February 19, 2018  

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Southern Miss Art and Design, School of Music Define Resilience

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Almost from the moment we saw the devastating images of the Ogletree House, Jazz Station and even places that we could not recognize anymore, the Southern Miss family wasted no time in rolling up its sleeves and coordinating recovery efforts.

While nearly 50 faculty and staff from the Department of Art and Design and the School of Music were displaced due to damage to their buildings and office spaces, the morale among them remains high.

Art and design professor John Mark Lawler said that despite the circumstances, faculty and staff in his department were positive.

“The staff I’ve spoken to are willing to make it work, whatever it takes. It’s bad, it’s a disaster, but that’s life. You take the punches and roll with it. Students are concerned about each other and us, but everyone seems to be doing OK. Everyone is constantly asking how they can help,” says Lawler.

Dr. Ed Hafer is a School of Music professor whose office took a direct hit. Though he lost some things, he says the greatest loss is that the music family has been displaced, though only temporarily.

“Folks are shocked at the amount of damage, but remain hopeful. Students, in particular, are very resilient. Everyone is excited about building bigger and stronger than before. We are all just so glad that no one was hurt,” said Hafer.

As early as Sunday, efforts were made to make sure that faculty, staff and classes would have a home, at least until more permanent arrangements could be determined. Faculty and staff from Art and Design have moved into office space made available in George Hurst Building, while Music faculty and staff have found temporary office space in the Liberal Arts Building, Honors House and Cook Library.

As of today, we have rescheduled 87 lecture classes displaced across Art & Design and Music, and more than 600 various types of ensemble classes/rehearsals, applied study (lessons), and chamber classes for 475 majors. For Art and Design, we currently have about 200 students who have been impacted by the storm.

Fortunately, most students were not on campus because of the Mardi Gras holiday on Monday and Tuesday, so as bad as it may look to one walking through the hardest hit areas of campus, it could have been a lot worse.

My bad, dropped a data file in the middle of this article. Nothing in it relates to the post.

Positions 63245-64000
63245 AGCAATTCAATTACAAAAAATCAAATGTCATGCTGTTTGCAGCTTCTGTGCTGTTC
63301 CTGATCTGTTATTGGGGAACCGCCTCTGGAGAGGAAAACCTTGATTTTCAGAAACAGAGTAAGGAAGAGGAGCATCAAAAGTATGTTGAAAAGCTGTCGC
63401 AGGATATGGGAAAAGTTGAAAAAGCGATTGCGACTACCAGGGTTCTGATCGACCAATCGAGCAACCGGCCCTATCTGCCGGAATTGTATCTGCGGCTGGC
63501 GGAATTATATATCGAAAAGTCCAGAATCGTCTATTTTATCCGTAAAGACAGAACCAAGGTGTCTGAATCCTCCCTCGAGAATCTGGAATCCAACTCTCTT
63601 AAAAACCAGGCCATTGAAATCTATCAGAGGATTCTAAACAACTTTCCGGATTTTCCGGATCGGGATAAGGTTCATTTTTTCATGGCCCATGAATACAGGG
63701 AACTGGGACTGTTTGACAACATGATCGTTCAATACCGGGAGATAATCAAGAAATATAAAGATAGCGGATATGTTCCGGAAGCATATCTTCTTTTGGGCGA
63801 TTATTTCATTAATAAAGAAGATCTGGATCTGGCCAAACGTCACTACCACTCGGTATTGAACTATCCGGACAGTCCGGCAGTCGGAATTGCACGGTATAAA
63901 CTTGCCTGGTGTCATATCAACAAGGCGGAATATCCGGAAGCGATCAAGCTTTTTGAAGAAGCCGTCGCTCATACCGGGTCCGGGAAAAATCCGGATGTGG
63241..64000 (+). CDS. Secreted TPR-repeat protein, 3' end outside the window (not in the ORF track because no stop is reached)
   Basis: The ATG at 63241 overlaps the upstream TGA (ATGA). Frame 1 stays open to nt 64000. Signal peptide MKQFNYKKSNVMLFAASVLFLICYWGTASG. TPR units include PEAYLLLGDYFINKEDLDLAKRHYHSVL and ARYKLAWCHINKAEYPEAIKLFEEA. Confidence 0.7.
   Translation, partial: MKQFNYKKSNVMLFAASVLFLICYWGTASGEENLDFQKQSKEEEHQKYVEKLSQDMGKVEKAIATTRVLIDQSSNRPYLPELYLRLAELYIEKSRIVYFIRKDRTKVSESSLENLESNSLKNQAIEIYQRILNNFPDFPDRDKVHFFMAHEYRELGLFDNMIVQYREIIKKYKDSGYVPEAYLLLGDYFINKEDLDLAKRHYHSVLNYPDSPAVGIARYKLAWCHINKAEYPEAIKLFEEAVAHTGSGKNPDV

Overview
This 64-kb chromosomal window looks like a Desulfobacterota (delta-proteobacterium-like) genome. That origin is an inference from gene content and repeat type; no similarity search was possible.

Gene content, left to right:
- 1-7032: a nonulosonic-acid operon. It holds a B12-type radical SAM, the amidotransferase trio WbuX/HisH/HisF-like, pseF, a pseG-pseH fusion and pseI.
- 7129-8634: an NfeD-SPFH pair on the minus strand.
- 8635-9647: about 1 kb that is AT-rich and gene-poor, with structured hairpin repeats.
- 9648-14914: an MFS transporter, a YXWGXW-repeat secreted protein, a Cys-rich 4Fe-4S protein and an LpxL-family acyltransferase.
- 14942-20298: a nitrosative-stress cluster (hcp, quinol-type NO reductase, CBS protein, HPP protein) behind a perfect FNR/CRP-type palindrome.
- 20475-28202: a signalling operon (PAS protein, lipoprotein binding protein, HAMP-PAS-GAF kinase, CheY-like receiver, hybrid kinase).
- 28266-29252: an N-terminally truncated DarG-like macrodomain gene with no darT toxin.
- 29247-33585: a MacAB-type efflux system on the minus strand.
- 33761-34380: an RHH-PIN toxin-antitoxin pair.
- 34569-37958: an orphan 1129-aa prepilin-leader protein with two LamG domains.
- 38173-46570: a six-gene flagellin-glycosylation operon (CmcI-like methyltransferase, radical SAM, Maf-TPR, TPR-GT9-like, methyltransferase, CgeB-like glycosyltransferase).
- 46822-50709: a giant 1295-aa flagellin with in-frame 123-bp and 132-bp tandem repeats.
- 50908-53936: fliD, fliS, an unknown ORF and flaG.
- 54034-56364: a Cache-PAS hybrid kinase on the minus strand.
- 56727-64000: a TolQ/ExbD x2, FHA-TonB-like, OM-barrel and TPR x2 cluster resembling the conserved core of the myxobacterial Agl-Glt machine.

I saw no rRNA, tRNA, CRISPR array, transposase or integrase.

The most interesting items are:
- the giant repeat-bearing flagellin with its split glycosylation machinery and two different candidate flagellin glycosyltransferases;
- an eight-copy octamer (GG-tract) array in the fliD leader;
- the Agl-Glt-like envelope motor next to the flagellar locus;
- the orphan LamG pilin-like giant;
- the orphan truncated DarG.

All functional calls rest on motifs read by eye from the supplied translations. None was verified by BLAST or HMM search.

On Wednesday, with classes still cancelled and when many students could have slept in, nearly 1,000 student volunteers showed up wearing rubber boots, rain slickers and baseball caps ready to help remove storm debris from their home-away-from-home.

Sunday evening, sophomore acting major Kerri Walker was glued to Facebook at her home in Brandon after learning that parts of campus had been in the direct path of the tornado. As a performing arts student herself, she was heartbroken for art and design and music students whose spaces had been badly damaged.

“I got up at 6 a.m. on Wednesday morning and drove from my home to volunteer and help with the clean-up. I’d seen the social media alerts and I just had to be there,” Walker shared.

Walker said that everyone really wanted to help do all they could to restore the campus. Volunteers included students, faculty and staff and individuals from the community. As so many have said in the past few days, it could have been a lot worse, Walker added.

But if there is a silver lining to this tragedy—and we have seen many silver linings so far, it has brought the Southern Miss family together.

“To see the university and community come together, it made me love USM—MY university--even more,” Walker said.

Following the tornado, numerous calls and messages were received offering to help our University and the Hattiesburg community. The USM Foundation has established a fund for alumni and friends to support emergency relief for the university. Your gift is tax-deductible to the extent allowed by law. For more information, visit www.usmfoundation.com/relief.